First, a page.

A Blog About Intellectual Property Litigation and the District of Delaware


We have written about the ways in which a party can, despite its intention to object to a portion of a Magistrate Judge's Report and Recommendation, waive or otherwise fail to properly assert its objections.

However, an even more fundamental issue is whether a party is permitted to object in the first instance (or more specifically, whether a party is entitled to have a Judge rule on the merits of its objections). In a recent decision, Judge Andrews could not find "any reason to consider the merits of Plaintiffs' objections" to an R&R in which the plaintiffs prevailed.

Judge Andrews' decision evokes the general rule that a party cannot appeal from a judgment in its favor. Although Fed. R. Civ. P. 72(b)(2) and 28 U.S.C. § 636(b)(1)(C) - which set out the basic framework for objections to R&Rs on dispositive motions - do not themselves preclude objections by a prevailing party (both discuss objections to the proposed findings and recommendations by "any party"), Judge Andrews suggested that where a party prevails on the substance of the issues before the Magistrate Judge, that party's objections may be moot.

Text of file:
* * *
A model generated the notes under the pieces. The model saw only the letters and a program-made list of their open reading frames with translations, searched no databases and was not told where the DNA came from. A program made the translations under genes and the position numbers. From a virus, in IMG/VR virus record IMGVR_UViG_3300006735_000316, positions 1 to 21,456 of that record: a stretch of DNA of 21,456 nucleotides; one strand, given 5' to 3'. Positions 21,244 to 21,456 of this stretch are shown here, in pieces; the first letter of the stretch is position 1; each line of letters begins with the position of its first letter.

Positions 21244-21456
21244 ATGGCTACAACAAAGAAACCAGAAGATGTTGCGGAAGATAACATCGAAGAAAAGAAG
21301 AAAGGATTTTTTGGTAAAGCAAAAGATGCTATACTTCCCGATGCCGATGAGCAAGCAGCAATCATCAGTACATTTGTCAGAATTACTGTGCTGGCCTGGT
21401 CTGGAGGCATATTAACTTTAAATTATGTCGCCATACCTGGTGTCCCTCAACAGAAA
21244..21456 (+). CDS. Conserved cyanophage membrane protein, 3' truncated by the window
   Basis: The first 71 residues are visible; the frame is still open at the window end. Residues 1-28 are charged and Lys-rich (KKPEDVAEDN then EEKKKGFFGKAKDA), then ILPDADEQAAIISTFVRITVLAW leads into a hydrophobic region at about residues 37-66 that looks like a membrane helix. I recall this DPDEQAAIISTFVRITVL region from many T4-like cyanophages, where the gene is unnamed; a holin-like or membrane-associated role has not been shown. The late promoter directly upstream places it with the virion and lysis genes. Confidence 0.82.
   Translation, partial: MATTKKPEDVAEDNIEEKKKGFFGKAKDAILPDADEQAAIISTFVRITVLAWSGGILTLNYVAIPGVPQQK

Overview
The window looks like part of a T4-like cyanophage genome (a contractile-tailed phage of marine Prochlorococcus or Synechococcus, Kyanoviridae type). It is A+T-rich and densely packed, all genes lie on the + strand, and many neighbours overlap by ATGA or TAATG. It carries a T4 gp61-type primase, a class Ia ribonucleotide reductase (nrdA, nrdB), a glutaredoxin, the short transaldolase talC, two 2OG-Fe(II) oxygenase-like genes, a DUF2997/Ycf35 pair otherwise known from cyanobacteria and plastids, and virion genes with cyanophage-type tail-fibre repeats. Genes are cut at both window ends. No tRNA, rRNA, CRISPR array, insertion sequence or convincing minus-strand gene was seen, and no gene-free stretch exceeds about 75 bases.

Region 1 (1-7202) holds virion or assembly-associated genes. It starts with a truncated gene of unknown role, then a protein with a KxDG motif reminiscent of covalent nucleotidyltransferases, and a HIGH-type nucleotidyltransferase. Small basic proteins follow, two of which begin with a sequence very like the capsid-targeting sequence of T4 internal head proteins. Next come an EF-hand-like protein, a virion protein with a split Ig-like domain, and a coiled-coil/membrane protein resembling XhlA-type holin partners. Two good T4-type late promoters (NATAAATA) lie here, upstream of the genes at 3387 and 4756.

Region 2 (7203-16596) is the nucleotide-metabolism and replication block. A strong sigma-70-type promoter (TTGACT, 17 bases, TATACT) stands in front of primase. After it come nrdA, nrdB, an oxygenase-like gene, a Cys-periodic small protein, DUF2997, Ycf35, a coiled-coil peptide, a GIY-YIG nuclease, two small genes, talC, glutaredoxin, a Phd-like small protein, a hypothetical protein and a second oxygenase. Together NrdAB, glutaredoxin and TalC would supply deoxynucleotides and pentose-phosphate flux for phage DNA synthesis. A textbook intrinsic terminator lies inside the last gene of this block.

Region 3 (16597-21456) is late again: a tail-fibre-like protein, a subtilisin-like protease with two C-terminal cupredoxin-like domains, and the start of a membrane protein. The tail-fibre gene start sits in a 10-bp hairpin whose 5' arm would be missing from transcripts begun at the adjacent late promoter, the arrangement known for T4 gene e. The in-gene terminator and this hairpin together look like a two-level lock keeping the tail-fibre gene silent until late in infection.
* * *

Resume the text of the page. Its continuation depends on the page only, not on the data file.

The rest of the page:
The Magistrate Judge recommended denying defendants' motions to dismiss for failure to state a claim, and recommended "that Plaintiffs be allowed to move forward with each of the nine Counts of the Second Amended Complaint, . . ." The R&R also "carv[ed] out particular allegations that have not met the pleading standard."

Only the plaintiffs objected, apparently focusing on the portions of the complaint that the Magistrate Judge carved out as implausible or otherwise faulty. Judge Andrews concluded that Plaintiffs' objections did not need to be considered in detail, and instead took a "holistic" approach in his de novo review, finding that the Plaintiffs had stated a claim:

"The complaint should not be 'parsed piece by piece to determine whether each allegation, in isolation, is plausible."' . . . "[My] obligation is not to read each allegation in isolation nor to nitpick a complaint line by line, paragraph by paragraph." . . . Rather, I consider the "well-pleaded factual allegations" using a "holistic approach." . . . Using that approach, Plaintiffs have plausibly stated a claim for each count, as the Magistrate Judge held. I will thus allow the Plaintiffs to move forward with each Count in their Second Amended Complaint.

He dismissed Plaintiffs' objections as moot, and denied the motions to dismiss.

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